Frauke Uhlenbruch (email@example.com)
This group invites papers which engage with the possibilities of discussing biblical literature informed by Science Fiction (SF). Proposals for papers are invited that apply specific works, tropes, or theories from SF to consider whether new insights can be derived from applying concepts of SF to biblical concepts or passages.
Using the concept of SF is a multidisciplinary approach. We encourage proposals from Bible scholars with an interest in SF, but also particularly from scholars in disciplines such as cultural studies, literature, sociology, film/media studies or even engineering and physics. In 2014 we expand our scope to also include considerations about religion and ethics, which may not be directly linked to a specific biblical passage or concept.
Call for Papers — 2015 Cordoba
In 2015 there will be one themed session and one open session. In addition, there is a collaboration with the Archaeology of the Levant group.
The themed session invites papers on contemporary dystopian apocalypses and biblical literatures. Many different approaches are possible to the contemporary phenomenon of dystopias, which often describe apocalyptic scenarios and their aftermath – the Zombie apocalypse, environmental collapse, cultural amnesia due to a data-loss event or misinformation, or the rise of destructive Artificial Intelligences. Papers are invited which engage with the themes of dystopia, destruction, forgetting, downfall – in short, the end of the world as we know it and the worlds that are imagined to appear afterwards. Papers might, for example, bring case studies from contemporary culture (fiction and non-fiction) and ancient cultures into a dialogue.
For our 2015 open session strongly interdisciplinary and/or explorative proposals are especially encouraged, but any proposal in line with the group’s programme is welcome.
Special session: Visualisations of temples
The “Archaeology of the Levant” research group invites papers about archaeology of religion, temple architecture, and its functions. This session invites cross-over papers, touching on subjects like, for example, the visualisation of sacred space, the use and design of rituals and ritual objects in science fiction film, literature, and also in visual arts in general. Those interested in proposing a paper on this topic should contact the chairs of the “Archaeology of the Levant” research group, firstname.lastname@example.org or email@example.com.
Submit abstracts here.
We are currently working on a small edited collection of articles about Science Fiction and specific case studies from the Hebrew Bible.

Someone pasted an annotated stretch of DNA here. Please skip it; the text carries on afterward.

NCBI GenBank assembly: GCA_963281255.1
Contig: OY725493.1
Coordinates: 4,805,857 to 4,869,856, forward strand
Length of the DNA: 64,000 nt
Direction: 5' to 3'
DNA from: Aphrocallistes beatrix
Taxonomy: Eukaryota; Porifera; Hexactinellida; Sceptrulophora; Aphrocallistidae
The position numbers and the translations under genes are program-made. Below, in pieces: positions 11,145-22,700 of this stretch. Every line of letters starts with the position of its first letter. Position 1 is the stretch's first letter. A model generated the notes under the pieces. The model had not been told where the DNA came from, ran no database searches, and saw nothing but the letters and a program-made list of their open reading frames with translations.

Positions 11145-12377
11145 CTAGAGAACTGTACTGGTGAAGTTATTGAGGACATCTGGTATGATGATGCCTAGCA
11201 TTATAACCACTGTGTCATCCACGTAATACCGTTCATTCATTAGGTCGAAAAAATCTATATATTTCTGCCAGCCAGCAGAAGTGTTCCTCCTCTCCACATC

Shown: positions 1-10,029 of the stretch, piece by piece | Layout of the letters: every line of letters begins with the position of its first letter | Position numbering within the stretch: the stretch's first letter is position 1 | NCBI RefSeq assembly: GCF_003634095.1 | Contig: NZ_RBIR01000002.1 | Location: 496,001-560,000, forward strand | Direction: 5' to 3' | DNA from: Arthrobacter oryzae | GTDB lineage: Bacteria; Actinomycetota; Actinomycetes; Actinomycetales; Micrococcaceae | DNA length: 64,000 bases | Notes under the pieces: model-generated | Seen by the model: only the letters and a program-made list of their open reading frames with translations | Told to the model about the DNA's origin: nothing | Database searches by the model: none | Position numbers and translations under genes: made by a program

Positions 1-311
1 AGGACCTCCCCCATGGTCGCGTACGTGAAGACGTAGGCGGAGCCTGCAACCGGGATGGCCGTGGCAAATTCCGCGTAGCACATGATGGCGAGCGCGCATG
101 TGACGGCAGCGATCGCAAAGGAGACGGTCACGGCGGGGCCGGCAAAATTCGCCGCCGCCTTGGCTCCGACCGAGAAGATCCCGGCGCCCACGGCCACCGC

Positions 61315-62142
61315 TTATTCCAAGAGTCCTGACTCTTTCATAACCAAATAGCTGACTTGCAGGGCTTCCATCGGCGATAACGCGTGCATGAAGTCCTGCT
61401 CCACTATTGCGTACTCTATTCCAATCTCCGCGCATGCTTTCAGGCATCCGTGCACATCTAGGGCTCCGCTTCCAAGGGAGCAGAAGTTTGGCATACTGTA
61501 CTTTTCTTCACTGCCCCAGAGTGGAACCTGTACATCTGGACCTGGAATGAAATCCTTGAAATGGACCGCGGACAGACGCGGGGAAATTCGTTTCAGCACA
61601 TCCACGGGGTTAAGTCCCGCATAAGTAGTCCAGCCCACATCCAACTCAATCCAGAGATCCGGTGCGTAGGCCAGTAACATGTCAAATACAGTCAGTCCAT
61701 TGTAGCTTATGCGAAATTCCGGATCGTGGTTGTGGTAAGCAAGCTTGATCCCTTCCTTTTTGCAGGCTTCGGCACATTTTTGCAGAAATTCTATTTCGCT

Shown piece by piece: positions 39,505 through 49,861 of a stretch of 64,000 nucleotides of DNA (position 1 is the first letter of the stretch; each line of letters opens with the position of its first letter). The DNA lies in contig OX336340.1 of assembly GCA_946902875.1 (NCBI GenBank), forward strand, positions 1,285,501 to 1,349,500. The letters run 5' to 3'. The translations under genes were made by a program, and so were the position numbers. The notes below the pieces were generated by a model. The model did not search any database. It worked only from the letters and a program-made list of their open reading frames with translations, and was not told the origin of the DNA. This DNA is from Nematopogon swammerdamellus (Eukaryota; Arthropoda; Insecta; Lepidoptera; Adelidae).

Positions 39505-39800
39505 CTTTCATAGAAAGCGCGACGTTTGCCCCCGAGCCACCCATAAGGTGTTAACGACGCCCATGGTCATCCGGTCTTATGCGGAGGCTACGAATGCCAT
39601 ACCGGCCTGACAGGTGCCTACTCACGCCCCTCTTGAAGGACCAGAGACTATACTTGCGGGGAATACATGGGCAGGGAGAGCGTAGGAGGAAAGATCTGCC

The SF&B group met for the first time as a research group (and the second time overall) at EABS/ISBL in Vienna in July 2014.
Harold Vedeler: “Science Fiction, the Bible, and the Narrative Method”
Collin Cornell: “Making Strange the Bible: Historical Criticism and Science Fiction”
Frauke Uhlenbruch: “Genesis 22 with Rushkoff and Auerbach: Rebelling with the Bible, Rebelling against the Bible”
Francis Landy: “Seers, Fictions, and Other Worlds”
Steven Schweitzer: “Teaching Science Fiction and Theology: Reflections and Possibilities”
Rebecca Raphael: “Shining Like Stars: Bodies of Light in Second Temple Literature and Science Fiction”
Eva Miller: “Invasion of the Body Defiler: Impurity and Contagion in Leviticus and Science Fiction”
Paraskevi Arapoglou: “‘Blind but Seeing’? Illusioned Sight or Disillusioned Blindness in Biblical Narratives and Saramago’s ‘Blindness'”
Call for papers 2014
For our meeting in Vienna in 2014 (July 6th-10th), we accept proposals for papers which look at a specific passage or concept in biblical literature informed by SF (theory or a specific work or genre within SF). In addition to this, we expand our scope to invite considerations about religion and ethics (in conjunction with SF), which may not be directly linked to a specific biblical passage.
Ian D. Wilson (University of Alberta): “Faster than a speeding bullet, more powerful than a locomotive, able to rule by the sense of smell! Superhuman kingship in the prophetic books”
Tom Hull (Monash University): “Anamnesis and intercession in 3 Enoch and Philip K. Dick’s The Divine Invasion”
Raymond Edward Morehouse (University of St. Andrews): “Pauline Theology and Ice-Nine: How Kurt Vonnegut Jr. helps us articulate the importance of theological anthropology”
Ryan Higgins (Jewish Theological Seminary): “Of gods and monsters: supernatural beings in the Uncanny Valley”
Paraskevi Arapoglou (Aristotle University of Thessaloniki): “Apocalyps(e)ing Apocalypto: reception of eschatological hope on the verge of environmental degradation”
(Trailer for 2013: http://www.youtube.com/watch?v=RsU5dfACAYM)